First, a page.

Sunday , 25 February 2024

IMF’s Attempt to Use Spain’s Financial Woes to Increase Its Powers a Momentous Move – Here’s Why (+2K Views)

The International Monetary Fund wants the rules of the IMF changed so it can lend directly to banks and underwrite a rescue of the Spanish financial system without increasing Spain’s government debt. If the IMF is permitted to do so, however, the banking system’s control would pass to the IMF and such an increase in powers would be momentous. Here’s why. Words: 755

So say edited excerpts from an article* posted at Lorimer Wilson, editor of (Your Key to Making Money!), has further edited the article below for length and clarity – see Editor’s Note at the bottom of the page. This paragraph must be included in any article re-posting to avoid copyright infringement.

The article goes on to say, in part:

Once again the cry goes up to preserve the banking sector. Is this necessary? In a free-market economy such failing institutions would shut down of their own accord. That’s not the way it works in the modern world, however, and this is too bad because propping up such entities only makes the larger economic distortion worse and yet, in the modern world, financial institutions are increasingly “too big to fail.”

Central banks around the world use large commercial banks as distribution points for the money they create and this is why the powers-that-be are loath to shut them down. Of course, the money could actually be distributed directly to the citizenry but this would defeat the reality of the current monetary racket, which is to distribute money into circulation via debt. It is the banks that perform this function by “lending” and thus these banks are a very important part of the larger system….

The freewheeling Spanish cajas that used to make up to 50 percent of Spanish banks have been shut down. Only the larger, regulated banks remains standing. This is indeed the way the world works. Concentration and bigness are constantly encouraged – and the end result, when it comes to the financial sector, is a group of “too big to fail” entities that must be supported at taxpayer expense.

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One finally begins to question the coincidental evolution of this abiding enlargement. Central banks themselves contribute to it by printing an overabundance of money that causes first booms and busts. During the deleveraging part of the cycle, large companies and institutions are purchased for very little money and the centralization continues. Because the distortion has been going on for so long – a hundred years or more – economies around the world have reached a kind of saturation point. So many industries have been created that would not exist otherwise, that the world is chock full of overcapacity and unemployment. These kinds of imbalances are a direct result of monetary overprinting – and they facilitate what the power elite desires, which is ever-closer global integration.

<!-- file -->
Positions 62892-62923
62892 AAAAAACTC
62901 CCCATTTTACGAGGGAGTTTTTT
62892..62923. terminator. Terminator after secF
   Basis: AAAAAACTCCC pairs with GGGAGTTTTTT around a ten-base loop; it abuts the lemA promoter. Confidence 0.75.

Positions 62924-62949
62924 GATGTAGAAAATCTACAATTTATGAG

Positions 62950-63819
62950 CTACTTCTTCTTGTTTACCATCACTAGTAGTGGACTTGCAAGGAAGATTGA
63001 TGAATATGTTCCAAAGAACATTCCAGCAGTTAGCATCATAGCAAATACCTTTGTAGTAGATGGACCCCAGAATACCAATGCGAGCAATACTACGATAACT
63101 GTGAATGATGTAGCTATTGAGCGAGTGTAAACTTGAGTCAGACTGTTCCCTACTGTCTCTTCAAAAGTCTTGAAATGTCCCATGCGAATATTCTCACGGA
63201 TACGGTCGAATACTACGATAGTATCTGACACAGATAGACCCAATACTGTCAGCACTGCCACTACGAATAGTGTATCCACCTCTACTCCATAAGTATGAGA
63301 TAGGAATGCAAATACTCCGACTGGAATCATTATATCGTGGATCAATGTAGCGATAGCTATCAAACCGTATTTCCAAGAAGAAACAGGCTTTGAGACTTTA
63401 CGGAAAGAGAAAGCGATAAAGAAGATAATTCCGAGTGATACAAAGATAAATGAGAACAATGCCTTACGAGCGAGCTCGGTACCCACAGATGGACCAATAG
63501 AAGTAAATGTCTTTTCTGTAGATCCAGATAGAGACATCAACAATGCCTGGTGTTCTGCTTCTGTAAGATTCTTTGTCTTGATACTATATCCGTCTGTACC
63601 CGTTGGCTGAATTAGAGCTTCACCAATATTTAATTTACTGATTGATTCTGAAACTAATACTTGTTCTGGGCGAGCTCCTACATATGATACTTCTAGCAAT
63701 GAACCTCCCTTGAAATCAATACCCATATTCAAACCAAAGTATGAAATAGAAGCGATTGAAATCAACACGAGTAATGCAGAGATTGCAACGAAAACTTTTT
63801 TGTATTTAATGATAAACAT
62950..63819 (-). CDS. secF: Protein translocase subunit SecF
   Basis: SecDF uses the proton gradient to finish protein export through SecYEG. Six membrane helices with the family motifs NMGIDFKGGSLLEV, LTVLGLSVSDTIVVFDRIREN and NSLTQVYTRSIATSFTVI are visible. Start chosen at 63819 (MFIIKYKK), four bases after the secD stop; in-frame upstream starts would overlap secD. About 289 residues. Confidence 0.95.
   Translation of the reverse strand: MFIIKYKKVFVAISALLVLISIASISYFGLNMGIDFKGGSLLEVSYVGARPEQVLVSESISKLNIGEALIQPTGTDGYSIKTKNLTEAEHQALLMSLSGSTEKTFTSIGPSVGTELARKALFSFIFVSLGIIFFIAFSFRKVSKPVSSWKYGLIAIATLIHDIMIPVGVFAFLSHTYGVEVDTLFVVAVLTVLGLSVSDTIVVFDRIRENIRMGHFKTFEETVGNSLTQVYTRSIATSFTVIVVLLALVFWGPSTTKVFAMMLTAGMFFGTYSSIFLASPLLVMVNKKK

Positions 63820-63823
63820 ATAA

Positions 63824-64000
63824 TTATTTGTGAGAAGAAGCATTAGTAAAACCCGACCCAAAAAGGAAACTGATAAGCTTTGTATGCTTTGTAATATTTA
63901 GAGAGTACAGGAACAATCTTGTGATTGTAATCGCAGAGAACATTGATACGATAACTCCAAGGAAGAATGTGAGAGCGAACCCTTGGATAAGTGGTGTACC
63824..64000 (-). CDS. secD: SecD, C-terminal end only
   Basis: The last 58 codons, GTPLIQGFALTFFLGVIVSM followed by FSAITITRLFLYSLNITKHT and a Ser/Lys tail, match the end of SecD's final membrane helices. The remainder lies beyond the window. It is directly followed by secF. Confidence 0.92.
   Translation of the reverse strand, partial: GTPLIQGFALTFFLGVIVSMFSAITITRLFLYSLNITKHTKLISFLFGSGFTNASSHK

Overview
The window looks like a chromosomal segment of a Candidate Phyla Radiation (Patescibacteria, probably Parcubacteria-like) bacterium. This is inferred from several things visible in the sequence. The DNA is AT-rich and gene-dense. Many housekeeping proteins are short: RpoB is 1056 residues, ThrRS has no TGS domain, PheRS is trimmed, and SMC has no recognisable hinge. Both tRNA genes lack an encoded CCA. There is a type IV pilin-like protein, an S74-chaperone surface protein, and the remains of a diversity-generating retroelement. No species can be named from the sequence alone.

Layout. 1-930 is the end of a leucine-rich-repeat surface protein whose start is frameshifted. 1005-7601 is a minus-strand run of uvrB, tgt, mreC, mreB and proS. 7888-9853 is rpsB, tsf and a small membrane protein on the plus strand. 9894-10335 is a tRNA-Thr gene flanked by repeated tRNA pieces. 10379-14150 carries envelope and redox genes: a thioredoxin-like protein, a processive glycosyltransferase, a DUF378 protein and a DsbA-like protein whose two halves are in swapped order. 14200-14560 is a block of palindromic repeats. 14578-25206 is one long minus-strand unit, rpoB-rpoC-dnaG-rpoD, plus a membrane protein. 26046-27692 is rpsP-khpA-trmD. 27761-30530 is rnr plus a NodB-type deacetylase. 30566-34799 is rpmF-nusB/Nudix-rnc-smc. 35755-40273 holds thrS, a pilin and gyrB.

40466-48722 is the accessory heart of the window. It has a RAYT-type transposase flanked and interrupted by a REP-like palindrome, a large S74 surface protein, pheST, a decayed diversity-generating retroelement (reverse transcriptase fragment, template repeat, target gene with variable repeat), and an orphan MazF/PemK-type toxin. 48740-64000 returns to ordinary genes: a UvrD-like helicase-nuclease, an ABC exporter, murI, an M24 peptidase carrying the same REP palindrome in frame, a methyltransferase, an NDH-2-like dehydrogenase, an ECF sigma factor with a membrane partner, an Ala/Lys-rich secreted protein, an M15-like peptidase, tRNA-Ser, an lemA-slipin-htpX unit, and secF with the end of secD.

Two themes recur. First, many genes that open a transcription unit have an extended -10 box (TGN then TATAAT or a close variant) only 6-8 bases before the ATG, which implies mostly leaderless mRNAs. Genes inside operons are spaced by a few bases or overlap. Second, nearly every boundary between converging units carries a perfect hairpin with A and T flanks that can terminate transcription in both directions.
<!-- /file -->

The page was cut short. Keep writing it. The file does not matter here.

The power elite, in our view, is driving the world toward global governance at an alarming rate and using financial crises as a tool to create momentum for this state of affairs. The Euro-crisis is part of this larger paradigm. In fact, top Eurocrats are on record as anticipating the current crisis and intending to take advantage of it to build a closer union that could then serve as a stepping-stone to something larger still.

[A recent Economist article states]:

“With three smaller European countries already receiving international bailouts, the larger economies of Spain and Italy have become the critical test of whether the euro region can revive its economy and avoid dragging down global trade and economic growth.

The IMF wants the rules of the fund changed so it can lend directly to banks – and underwrite a rescue of the Spanish financial system without increasing Spain’s government debt.”

We see again…that the powers-that-be do, in fact, use financial crises as a way of increasing control. In this case, the IMF itself is poised to receive greater powers and if the IMF can lend directly to banks, the banking system’s control passes to the IMF. This news – buried toward the end of the article – is momentous. Once again, we see that the impetus toward globalization is increasing. The IMF and its backers are determined to gain more power for global facilities.

We read as well, toward the end of the article, “The suggestion is controversial, and it would amount to asking taxpayers in more financially stable nations such as Germany to bail out private companies elsewhere in Europe.” It may be controversial but this is exactly what the elites wish to happen.

Out of chaos …order.

*  (To access the articles please copy the URL and paste it into your browser.)

Editor’s Note: The above article has been has edited ([ ]), abridged (…), and reformatted (including the title, some sub-titles and bold/italics emphases) for the sake of clarity and brevity to ensure a fast and easy read. The article’s views and conclusions are unaltered and no personal comments have been included to maintain the integrity of the original article.

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